The discovery of many-body localization (MBL) in interacting quantum systems, because of its wide implication for fundamental concepts such as thermalization in isolated quantum systems, has given rise to extensive research in the intervening decade and a half. However, its study is complicated both on the analytical front as well as numerical, though definite progress is being made. It seems to be clear that MBL exists in one-dimensional spin models, as first suggested by numerical simulations. Obtaining results in higher dimensions with the same amount of rigor appears distant at present, though studies have shown that a proper treatment of rare fluctuations is crucial for answering this issue.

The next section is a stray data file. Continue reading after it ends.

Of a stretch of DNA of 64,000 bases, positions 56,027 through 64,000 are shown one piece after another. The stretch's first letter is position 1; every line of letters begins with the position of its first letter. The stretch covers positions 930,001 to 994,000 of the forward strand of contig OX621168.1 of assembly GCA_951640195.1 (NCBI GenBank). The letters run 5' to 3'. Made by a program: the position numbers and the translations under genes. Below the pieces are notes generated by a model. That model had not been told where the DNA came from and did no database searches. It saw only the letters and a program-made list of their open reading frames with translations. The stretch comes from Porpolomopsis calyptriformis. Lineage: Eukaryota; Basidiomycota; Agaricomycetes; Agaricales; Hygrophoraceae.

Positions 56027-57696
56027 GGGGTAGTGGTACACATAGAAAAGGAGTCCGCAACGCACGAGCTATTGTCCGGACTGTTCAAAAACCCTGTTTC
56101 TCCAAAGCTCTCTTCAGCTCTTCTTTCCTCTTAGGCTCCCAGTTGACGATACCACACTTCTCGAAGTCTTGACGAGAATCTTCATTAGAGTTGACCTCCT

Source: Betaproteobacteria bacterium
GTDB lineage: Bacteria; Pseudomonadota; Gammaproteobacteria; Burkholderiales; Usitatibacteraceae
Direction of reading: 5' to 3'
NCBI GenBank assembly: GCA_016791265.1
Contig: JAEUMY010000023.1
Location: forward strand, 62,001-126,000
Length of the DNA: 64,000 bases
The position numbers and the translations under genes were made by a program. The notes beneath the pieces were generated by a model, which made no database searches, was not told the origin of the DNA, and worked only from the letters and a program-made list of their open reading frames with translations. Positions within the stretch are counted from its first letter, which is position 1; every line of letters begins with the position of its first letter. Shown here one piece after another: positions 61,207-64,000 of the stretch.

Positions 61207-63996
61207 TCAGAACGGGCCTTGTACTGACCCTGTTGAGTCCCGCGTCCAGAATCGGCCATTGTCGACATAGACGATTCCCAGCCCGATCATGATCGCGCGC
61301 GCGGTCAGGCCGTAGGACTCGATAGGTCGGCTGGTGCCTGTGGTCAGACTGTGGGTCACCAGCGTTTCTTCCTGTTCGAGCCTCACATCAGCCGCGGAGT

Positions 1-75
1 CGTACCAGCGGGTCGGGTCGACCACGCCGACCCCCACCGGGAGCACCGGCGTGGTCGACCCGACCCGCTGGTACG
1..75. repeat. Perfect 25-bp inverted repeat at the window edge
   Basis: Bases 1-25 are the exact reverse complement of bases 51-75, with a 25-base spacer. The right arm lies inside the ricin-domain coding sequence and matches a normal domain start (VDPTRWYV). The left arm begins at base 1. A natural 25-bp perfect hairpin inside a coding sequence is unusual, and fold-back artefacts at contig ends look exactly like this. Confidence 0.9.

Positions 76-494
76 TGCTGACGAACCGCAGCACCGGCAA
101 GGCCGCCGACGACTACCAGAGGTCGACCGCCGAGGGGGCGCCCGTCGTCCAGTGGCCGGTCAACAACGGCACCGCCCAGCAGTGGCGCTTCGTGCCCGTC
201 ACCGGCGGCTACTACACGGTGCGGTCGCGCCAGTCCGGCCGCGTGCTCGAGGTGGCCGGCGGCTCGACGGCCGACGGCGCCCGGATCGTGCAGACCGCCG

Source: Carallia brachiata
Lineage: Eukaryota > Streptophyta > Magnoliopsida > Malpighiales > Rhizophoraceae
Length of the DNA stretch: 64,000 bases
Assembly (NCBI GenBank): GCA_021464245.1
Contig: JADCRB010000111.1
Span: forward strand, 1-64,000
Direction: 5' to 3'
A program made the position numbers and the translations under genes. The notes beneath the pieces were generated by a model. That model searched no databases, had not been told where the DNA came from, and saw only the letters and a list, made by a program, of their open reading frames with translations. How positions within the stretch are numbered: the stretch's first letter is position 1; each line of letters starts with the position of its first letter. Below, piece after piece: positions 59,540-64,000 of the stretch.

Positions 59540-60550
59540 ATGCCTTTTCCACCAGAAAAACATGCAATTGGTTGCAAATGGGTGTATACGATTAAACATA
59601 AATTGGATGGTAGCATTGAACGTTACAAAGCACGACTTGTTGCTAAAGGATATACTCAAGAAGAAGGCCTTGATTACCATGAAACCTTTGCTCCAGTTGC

On the numerical front, models in higher dimensions as well as fully interacting fermionic models suffer the problem of the explosion of the Hilbert space with size. Consequently, we recently explored the possibility of MBL in a system of two-dimensional electrons (interacting via a Coulomb interaction) in the presence of disorder, when placed in a large perpendicular magnetic field in the extreme quantum (lowest Landau level) limit. While this situation is significantly more challenging than one-dimensional spin models, we are able to consider both lattice and continuum models; the latter bypass commensurability requirements imposed by lattices in higher dimensions. Using eigenvalue statistics as well as time evolution methods to study several different cases, we find that MBL is very strongly affected by topology, even more so than earlier analytic arguments suggest.